Kilimanjaro Day 3: Wednesday, January 30th, 2019

I think that night I used the pee bottle I carried with me from Vietnam. God bless those wide-mouthed energy drink bottles because in the dead of night there was no way in hell I would have gone outside. I feel a bit bad for Joakim you had the misfortune of sleeping in the same tent as me when I used the pee bottle. I think that the pee bottle is one of the heroes of this story. It’s rare that advice from the internet, like bring a pee bottle, is ever so impactful. In the morning, we gathered around the pile of disassembled tents and bags and brushed our teeth. Jonas was frantically looking for his trekking shorts and I dug my hand into his sleeping bag’s bag to pull it out. Triumphantly, holding it in the air with the endless joy of an unspoken, “ I told ya so”. The sunny morning hike took us up and down wave-like ridges that ringed around the mountain.

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We eventually came to a barren, cloudy, and dead feeling camp- Lava Tower. Lava Tower, named after a jagged rock formation at the camp,  was cloudy and barren- sitting the +4,000 meters above sea level zone. Our guides used Lava Tower as a test of our altitude acclimatization. Seeing that we could have lunch on the high lands and sustain an appetite was a good sign that we were doing well. We always ate the same lunches because lunch was also eaten on the road.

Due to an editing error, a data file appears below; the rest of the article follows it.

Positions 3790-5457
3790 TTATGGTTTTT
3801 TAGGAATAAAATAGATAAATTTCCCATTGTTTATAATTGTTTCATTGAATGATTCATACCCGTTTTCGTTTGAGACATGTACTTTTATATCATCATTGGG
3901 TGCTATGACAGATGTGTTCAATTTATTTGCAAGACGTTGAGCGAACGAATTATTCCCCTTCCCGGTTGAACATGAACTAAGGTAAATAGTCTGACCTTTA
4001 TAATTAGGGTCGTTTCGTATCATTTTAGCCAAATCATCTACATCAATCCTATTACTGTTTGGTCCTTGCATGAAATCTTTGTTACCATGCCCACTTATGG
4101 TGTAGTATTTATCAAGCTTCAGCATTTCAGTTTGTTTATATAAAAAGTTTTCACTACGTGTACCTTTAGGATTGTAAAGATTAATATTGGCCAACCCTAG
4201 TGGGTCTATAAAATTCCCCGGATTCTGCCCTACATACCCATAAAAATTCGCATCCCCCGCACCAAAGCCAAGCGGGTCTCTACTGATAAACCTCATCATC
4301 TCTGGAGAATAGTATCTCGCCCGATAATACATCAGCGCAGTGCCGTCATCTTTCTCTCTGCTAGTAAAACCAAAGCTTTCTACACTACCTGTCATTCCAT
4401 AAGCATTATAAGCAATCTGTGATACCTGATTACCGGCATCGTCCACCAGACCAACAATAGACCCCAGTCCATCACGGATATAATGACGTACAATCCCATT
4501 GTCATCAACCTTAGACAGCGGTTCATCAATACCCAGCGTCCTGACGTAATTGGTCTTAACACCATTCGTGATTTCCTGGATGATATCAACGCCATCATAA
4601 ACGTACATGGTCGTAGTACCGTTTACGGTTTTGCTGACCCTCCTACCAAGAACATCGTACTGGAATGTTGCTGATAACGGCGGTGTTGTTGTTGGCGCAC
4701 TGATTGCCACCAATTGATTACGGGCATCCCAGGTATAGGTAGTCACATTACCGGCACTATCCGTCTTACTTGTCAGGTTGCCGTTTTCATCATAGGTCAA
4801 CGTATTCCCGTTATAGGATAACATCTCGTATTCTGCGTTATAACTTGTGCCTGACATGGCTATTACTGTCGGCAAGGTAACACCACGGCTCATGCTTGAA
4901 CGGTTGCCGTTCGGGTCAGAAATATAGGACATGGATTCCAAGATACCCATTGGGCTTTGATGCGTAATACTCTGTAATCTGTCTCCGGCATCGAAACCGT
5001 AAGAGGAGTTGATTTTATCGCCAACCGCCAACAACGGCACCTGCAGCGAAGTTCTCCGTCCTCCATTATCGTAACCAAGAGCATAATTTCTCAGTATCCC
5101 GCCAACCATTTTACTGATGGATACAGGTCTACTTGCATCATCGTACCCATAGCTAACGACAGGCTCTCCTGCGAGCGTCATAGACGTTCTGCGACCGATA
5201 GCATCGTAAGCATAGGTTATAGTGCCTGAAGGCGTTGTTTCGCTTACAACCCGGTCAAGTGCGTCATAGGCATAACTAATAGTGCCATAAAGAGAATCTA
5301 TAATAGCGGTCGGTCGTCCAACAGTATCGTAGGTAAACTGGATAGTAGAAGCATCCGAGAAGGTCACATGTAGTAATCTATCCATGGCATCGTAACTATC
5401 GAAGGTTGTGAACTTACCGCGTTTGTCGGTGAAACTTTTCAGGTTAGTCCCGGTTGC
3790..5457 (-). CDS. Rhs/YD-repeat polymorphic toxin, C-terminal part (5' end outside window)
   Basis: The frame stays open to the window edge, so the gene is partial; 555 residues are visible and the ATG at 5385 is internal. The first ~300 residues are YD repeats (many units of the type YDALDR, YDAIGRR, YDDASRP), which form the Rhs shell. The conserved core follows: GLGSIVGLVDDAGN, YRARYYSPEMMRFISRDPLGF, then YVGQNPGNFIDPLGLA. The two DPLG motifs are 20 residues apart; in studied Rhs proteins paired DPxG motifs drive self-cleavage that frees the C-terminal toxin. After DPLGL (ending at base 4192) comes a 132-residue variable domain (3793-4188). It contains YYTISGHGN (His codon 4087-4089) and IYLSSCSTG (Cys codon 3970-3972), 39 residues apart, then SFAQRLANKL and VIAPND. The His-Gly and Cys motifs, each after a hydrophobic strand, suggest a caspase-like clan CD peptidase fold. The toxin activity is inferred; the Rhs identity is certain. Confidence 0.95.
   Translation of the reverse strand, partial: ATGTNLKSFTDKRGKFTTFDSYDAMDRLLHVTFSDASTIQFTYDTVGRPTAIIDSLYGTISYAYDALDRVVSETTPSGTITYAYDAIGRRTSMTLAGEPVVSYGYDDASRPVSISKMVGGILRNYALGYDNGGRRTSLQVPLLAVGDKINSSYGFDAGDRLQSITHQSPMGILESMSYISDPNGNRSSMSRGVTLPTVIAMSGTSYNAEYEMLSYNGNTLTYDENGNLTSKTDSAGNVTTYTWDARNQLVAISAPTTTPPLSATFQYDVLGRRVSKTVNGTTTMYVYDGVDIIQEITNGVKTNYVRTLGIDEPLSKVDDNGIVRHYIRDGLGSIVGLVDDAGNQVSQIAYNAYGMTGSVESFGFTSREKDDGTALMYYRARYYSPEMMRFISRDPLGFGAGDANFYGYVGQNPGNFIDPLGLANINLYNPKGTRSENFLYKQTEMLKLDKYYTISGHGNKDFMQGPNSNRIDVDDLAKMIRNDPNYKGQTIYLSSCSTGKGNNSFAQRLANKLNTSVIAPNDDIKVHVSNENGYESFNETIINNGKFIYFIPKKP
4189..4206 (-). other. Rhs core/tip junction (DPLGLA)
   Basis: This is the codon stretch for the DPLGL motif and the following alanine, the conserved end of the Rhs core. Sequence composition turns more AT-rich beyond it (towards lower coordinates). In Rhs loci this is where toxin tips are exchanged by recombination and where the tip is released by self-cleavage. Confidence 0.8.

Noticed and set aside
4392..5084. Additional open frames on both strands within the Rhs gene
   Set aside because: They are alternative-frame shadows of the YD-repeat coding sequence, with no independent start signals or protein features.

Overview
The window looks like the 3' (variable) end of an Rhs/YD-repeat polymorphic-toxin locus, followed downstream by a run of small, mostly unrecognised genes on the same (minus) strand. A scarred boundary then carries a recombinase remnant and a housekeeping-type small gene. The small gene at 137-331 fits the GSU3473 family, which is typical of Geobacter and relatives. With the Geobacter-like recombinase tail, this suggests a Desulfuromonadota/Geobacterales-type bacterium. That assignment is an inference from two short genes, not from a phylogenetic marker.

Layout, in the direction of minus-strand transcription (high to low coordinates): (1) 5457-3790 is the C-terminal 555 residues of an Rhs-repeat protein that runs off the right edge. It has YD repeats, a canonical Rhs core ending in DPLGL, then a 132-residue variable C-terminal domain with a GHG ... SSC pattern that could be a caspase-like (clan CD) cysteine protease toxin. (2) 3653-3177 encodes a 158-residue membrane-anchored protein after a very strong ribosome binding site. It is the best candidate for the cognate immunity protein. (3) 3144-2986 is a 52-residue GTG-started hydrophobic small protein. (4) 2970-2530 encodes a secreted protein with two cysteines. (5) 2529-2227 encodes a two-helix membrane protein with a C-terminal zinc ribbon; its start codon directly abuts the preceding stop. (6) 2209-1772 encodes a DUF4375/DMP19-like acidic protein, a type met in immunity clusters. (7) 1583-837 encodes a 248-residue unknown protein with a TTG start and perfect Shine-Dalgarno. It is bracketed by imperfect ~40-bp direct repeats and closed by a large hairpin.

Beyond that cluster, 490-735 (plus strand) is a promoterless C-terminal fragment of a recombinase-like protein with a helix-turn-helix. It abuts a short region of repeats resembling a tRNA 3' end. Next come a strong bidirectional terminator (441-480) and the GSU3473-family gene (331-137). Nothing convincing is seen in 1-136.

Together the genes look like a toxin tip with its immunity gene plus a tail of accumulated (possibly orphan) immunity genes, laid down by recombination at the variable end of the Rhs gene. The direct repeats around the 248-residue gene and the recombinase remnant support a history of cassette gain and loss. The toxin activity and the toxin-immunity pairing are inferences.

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After Lava Tower, we had a wet and dangerous descent down 1,000 meters through rocks, mud, and light rain. I eventually lost pace with the group and had the secondary guide, Samwele, slowly descend with me. I was descending very slowly to try and save my knees. Even an old man passed me and said, “You are walking the way that I am feeling”.

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When I finally arrived at the beautiful cliffside camp it was six hours after we had set out. I was exhausted from the grueling descent and I lay in the tent to rest. I emerged from my hovel at 4 PM to walk around the campsite and take in a bit of the views. At this camp, we intersected with other trails and there were now hundreds of other hikers camping with us.

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Each of the campsites as toilets in individual stalls. The toilet houses were sturdy cement and brick. I can’t imagine how they carried all the bags of cement to the top of the mountain. The toilets were understandably gross and I always wanted to vomit when I was using them, but you really can’t complain about these sort of things. Plus, I’m just plain ol’ full of shit anyway.

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